Considering the regulatory struggle to keep up with ever-evolving innovations, Margrethe Vestager, the executive vice president of the European Commission for a Europe fit for the digital age, and commissioner for competition since 2014, recommended a headstart into brainstorming implications of technologies such as the metaverse and ChatGPT.
While speaking about competition policy at the Keystone Conference, Vestager highlighted how the digital transition and the shift to a digital economy had brought risks and opportunities for everyone. She believes that legislation lags behind technological advancements, adding:
“We have certainly not been too quick to act — and this can be an important lesson for us in the future.”
While the enforcement and legislative process will continue to stay a step behind tech innovations, Vestager stressed the need to anticipate and plan for such changes. She stated:
“For example, it is already time for us to start asking what healthy competition should look like in the metaverse or how something like ChatGPT may change the equation.”
The commissioner also revealed that the European Commission would enforce antitrust investigations from May 2023 aimed at the Facebook marketplace and how Meta uses ads-related data from rivals.
Related: The limitations of the EU’s new cryptocurrency regulations
Feb. 15 marked the launch of the European Blockchain Regulatory Sandbox, which provides a space for regulatory dialog for 20 projects per year through to2026.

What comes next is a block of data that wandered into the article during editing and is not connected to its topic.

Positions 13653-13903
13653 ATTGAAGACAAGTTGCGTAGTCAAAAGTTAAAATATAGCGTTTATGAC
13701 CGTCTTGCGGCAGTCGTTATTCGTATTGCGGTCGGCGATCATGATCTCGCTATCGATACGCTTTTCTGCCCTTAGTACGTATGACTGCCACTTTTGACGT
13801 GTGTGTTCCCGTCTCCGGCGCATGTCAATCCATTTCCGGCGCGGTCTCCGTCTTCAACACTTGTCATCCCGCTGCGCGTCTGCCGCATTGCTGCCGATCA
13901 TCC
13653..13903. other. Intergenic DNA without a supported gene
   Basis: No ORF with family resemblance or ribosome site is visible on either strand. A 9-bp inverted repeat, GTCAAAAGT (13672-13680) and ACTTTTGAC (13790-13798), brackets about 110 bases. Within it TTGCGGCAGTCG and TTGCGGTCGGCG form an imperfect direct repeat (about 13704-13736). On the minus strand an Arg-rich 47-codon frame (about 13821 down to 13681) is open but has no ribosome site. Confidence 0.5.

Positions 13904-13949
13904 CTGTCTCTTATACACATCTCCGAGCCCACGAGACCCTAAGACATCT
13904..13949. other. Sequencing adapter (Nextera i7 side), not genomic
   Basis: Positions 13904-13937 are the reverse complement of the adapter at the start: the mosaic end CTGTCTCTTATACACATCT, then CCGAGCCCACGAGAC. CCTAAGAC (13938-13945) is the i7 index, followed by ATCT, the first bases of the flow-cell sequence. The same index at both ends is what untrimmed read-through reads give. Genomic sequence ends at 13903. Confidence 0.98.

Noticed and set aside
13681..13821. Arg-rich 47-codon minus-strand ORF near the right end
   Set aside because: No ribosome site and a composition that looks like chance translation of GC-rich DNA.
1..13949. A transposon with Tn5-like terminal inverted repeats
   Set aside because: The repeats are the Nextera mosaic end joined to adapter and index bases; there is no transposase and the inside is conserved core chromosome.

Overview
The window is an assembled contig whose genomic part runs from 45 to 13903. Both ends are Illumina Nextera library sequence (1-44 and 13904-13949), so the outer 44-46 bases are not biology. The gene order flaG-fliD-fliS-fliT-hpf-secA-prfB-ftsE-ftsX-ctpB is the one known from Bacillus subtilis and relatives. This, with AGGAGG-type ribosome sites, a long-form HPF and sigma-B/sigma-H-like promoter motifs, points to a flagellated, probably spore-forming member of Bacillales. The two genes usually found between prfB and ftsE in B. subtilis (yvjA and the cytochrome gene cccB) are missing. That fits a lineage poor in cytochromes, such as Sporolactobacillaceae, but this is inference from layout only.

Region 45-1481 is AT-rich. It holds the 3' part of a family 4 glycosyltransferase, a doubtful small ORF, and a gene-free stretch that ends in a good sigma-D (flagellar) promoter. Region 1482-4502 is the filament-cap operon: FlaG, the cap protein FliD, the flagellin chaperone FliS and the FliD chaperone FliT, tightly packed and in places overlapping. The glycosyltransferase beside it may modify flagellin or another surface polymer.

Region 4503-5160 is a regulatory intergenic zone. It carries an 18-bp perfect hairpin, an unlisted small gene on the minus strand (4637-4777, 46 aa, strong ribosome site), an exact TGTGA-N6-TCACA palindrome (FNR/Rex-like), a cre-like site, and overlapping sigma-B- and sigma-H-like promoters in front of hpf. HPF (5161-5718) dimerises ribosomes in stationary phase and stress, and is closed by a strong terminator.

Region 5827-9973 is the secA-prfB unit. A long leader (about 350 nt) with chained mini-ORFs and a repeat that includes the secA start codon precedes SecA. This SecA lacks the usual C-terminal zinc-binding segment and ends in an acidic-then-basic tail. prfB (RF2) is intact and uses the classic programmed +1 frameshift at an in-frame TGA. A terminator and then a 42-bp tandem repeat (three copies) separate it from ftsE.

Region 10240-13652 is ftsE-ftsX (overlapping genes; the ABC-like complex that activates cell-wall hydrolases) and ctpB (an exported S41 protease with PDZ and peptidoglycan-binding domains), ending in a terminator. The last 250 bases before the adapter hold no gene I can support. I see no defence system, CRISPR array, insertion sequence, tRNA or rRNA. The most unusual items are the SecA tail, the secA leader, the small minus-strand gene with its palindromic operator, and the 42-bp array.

With our consulting arm OXYGY, today we announce, together with the @EU_Commission, that applications are now open for the first cohort of the European blockchain regulatory sandbox for blockchain/DLT innovators @EuropeanSandbox:#blockchain #sandbox https://t.co/ZNbjUCTubp pic.twitter.com/PtdS0oBS8p— Bird & Bird (@twobirds) February 14, 2023
On the other end of the spectrum, European Union lawmakers are in talks about using zero-knowledge proofs for digital IDs. Cointelegraph’s report on the matter highlighted:
“The new eID would allow citizens to identify and authenticate themselves online (via a European digital identity wallet) without having to resort to commercial providers, as is the case today - a practice that raised trust, security and privacy concerns.”
Zero-knowledge proofs have recently been at the center of researchers’ attention as a way to ensure regulatory compliance and privacy in digital currencies.